Car Skidding 101

 

One of the scariest experiences a new teen driver can have is a skidding car. While there is no real way to show your teenager how to maneuver a car when actually skidding, as this would be dangerous to simulate, there are a few tips on what they can do if their car begins to skid.

There are two main types of skidding: over-steering (fishtailing), and under-steering (plowing).

  • Over-steering occurs when, upon turning your car, the front wheels begin to turn but the back wheels spin out to the outside of the curve, causing the rear of the car to fishtail, or slide from side to side. If this should happen, let off the gas and keep your foot off the brake. If you already have your foot on the brake, let up slowly. If you are driving a car with manual transmission, disengage the clutch. Then quickly steer the car into the direction you want to go. This is known as “steering into the direction of the skid”. As your car begins to head in the correct direction, counter-steer to ensure your car stays on the intended path.
  • Under-steering, or plowing, occurs when your car doesn’t turn as tightly as you want it to. Typically this happens when the pavement is wet, minimizing the amount of traction between the tires and the pavement. The tires cannot grip the road as well, causing the car to make a much wider turn than it should have.

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Another type of car skidding is hydroplaning. Hydroplaning occurs when a car hits a puddle of water, or when it is raining or snowing. Any form of moisture on the ground can cause a tire to lift up off the pavement slightly, allowing water to get under the tire. Once this happens, you will briefly lose steering ability because your tires are unable to get any traction with the pavement.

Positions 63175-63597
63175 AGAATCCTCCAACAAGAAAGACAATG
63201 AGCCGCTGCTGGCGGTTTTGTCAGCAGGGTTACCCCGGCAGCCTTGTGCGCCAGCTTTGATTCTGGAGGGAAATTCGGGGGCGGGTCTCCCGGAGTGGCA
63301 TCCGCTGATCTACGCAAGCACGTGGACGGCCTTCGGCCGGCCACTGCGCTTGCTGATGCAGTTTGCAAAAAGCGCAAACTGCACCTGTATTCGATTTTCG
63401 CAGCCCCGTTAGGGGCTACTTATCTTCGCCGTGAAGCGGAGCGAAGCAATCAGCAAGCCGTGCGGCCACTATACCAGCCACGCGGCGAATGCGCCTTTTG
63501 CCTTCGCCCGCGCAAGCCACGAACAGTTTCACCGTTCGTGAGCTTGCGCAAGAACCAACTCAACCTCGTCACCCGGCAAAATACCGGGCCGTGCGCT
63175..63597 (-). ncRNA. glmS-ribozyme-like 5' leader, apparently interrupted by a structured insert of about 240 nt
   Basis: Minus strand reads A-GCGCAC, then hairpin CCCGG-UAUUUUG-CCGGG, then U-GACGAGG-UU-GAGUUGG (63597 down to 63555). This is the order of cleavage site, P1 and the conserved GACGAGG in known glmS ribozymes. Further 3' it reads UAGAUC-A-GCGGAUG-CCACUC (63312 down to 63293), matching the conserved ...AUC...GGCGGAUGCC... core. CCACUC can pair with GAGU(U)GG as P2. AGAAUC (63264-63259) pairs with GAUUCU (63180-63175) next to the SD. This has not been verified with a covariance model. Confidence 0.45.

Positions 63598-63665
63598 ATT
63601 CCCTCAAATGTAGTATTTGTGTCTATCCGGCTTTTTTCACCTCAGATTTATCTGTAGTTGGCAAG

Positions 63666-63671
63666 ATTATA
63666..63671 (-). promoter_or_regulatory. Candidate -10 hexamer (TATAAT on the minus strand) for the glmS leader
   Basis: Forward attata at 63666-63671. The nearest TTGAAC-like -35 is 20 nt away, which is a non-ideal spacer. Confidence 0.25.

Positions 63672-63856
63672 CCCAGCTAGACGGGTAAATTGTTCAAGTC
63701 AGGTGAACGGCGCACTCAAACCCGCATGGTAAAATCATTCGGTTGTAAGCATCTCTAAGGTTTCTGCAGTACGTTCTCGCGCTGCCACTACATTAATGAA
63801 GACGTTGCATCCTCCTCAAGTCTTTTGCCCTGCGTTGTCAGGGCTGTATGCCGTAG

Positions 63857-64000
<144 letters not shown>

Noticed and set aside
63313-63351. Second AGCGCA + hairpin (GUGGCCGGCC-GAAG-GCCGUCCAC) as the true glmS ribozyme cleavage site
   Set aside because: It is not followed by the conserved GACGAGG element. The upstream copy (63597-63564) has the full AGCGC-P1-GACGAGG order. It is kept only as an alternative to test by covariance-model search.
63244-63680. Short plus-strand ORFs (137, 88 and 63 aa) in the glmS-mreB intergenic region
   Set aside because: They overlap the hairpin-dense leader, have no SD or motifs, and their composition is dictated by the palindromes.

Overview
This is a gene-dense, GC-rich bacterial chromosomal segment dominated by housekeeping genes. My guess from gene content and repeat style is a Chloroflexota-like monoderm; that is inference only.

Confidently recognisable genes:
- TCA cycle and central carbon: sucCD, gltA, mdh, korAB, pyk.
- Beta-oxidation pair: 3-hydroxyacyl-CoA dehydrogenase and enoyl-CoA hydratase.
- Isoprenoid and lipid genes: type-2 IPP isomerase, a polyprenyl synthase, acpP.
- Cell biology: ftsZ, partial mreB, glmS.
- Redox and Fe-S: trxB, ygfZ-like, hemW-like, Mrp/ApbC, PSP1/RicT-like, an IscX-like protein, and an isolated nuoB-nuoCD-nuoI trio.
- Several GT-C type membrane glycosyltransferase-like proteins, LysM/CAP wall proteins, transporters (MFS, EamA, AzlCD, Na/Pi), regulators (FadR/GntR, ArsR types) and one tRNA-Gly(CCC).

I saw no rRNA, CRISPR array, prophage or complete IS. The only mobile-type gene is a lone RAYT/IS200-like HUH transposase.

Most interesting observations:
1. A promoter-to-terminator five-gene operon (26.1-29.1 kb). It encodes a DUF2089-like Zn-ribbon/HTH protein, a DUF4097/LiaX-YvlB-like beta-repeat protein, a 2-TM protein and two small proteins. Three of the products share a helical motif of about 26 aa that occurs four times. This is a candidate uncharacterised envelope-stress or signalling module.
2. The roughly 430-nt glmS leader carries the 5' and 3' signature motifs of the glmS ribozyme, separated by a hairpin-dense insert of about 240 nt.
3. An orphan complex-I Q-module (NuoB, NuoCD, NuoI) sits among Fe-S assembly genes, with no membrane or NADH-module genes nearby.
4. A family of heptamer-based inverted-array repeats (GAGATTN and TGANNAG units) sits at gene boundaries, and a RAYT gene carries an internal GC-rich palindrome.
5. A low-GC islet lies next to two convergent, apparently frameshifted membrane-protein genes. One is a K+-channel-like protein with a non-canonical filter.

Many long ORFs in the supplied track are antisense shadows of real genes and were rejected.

You’ll know your car is beginning to hydroplane when your rpm gauge suddenly revs up a bit, and your tires, depending on front or rear wheel drive, will start to slide out just a little. Once your tires regain traction with the pavement, you’ll notice a small jerk in the direction you’re heading. If this happens, don’t worry, as it happens frequently with no harm done.

Awareness of the danger signs is one of the biggest lessons a new teen driver can learn. Therefore, teaching them to stay calm in all types of weather conditions is the best advice you can give.

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All information and advice contained within this website is to be taken at your own risk. Nothing contained within this website should be misconstrued as professional driving instruction.